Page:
After I collected my initial measurements, I was interested to see how the concentrations in my experiment related to nitrogen concentrations in bay water. As a result, I frequently measured nitrite and nitrate concentrations of the Severn River as a reference to the natural world. These measurements followed the methodology as my formal experiment and lasted for two weeks.

After data collection and preliminary analysis, a few general trends began to emerge. The initial nitrate measurement for all tanks was 10 mg/L, which offered me a consistent baseline to which I could compare future measurements. Over the course of the experiment, nitrate levels for the tanks containing H. dubia alternated between 10mg/L and 5mg/L, with declining numbers toward the end of the experiment. Nitrate levels for the tanks without H. dubia alternated between 10 and 15 mg/L, and rose to 20 mg/L in one of the tanks. These extremely high measurements in this particular tank caught my attention, and I investigated potential causes for this situation.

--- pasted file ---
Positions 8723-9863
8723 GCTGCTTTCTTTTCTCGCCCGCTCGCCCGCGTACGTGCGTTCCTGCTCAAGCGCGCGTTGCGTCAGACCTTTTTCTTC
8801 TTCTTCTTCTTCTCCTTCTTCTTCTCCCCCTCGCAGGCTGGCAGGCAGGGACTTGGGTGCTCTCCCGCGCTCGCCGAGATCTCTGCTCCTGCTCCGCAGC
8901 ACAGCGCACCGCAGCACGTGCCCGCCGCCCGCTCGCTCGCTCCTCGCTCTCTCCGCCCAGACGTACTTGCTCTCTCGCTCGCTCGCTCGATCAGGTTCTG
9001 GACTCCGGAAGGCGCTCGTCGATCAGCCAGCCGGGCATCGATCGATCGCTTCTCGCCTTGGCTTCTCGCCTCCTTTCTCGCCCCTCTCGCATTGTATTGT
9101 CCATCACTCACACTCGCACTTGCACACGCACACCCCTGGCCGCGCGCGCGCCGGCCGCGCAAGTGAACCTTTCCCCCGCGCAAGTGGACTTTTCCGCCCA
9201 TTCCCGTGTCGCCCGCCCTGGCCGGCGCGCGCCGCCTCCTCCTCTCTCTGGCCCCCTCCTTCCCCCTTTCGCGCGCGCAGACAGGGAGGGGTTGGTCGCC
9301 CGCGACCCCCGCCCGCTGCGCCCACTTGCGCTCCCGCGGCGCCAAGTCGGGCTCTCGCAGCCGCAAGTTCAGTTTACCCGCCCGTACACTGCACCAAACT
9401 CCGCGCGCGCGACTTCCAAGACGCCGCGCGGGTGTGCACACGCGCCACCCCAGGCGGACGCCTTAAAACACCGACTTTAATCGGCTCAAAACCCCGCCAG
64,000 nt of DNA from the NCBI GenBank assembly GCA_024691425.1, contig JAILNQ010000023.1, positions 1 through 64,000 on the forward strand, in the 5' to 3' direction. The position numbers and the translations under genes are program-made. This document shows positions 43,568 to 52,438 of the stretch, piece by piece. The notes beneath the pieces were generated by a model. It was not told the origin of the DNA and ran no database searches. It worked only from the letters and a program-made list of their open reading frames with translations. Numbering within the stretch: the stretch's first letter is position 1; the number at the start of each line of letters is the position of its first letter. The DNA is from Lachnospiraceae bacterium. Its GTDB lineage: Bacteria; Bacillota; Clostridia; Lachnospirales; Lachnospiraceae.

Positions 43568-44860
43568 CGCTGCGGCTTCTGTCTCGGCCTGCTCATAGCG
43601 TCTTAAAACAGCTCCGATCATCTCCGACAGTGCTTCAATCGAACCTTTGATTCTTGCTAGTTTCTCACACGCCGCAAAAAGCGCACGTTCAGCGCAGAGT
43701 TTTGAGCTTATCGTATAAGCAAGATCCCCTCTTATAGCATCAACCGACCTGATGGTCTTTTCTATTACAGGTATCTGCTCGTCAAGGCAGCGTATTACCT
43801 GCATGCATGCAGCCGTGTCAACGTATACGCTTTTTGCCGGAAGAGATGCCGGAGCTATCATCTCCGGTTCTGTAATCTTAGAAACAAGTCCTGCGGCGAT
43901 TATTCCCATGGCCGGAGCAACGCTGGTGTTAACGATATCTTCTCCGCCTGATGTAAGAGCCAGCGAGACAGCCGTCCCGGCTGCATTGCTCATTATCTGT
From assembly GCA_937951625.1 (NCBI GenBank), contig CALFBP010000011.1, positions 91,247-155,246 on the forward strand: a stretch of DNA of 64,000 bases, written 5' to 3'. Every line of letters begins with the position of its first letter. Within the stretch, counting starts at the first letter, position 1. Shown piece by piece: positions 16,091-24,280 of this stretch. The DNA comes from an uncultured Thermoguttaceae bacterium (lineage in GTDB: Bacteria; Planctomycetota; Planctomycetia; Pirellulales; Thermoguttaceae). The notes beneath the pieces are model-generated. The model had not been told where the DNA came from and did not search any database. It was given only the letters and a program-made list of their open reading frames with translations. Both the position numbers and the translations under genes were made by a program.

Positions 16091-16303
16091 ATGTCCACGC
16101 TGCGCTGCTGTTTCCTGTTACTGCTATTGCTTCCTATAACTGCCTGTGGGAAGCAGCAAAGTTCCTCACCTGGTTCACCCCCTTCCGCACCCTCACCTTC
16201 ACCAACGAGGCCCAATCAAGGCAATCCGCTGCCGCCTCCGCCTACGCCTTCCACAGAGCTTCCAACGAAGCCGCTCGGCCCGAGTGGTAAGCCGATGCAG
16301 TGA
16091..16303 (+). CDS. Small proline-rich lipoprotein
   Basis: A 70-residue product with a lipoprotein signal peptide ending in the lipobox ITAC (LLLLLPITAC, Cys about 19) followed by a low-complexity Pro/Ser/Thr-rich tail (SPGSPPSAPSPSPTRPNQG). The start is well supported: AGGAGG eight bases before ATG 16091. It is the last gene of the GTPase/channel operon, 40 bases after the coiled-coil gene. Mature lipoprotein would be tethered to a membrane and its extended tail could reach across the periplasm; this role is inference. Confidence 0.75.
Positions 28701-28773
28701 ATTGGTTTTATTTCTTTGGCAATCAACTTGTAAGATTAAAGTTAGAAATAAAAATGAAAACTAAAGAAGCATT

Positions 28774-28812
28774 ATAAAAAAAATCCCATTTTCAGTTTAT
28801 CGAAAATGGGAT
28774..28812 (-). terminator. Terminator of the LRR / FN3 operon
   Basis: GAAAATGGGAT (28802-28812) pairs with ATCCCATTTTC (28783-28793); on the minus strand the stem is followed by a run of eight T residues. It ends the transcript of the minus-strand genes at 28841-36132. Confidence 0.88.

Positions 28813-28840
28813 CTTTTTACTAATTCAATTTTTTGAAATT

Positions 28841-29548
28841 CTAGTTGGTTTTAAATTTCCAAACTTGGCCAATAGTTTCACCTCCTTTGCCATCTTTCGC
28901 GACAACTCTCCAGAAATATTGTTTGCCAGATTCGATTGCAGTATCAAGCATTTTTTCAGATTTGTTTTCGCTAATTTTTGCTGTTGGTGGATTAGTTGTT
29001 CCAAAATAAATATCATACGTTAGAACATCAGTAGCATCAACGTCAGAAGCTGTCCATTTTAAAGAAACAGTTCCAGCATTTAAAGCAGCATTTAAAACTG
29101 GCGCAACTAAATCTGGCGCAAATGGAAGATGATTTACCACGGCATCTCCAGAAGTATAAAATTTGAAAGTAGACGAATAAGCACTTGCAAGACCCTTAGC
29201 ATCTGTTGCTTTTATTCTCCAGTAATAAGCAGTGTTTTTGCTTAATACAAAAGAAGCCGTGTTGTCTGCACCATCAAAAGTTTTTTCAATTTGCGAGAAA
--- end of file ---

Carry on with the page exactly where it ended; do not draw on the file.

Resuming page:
Dashed lines on the 18th and 19th indicate when dissipated tap water was added to each aquarium; the number at the top refers to the amount of water added.
This picture is a detail of the algae bloom which occurred in one of the tanks that did not contain H. dubia.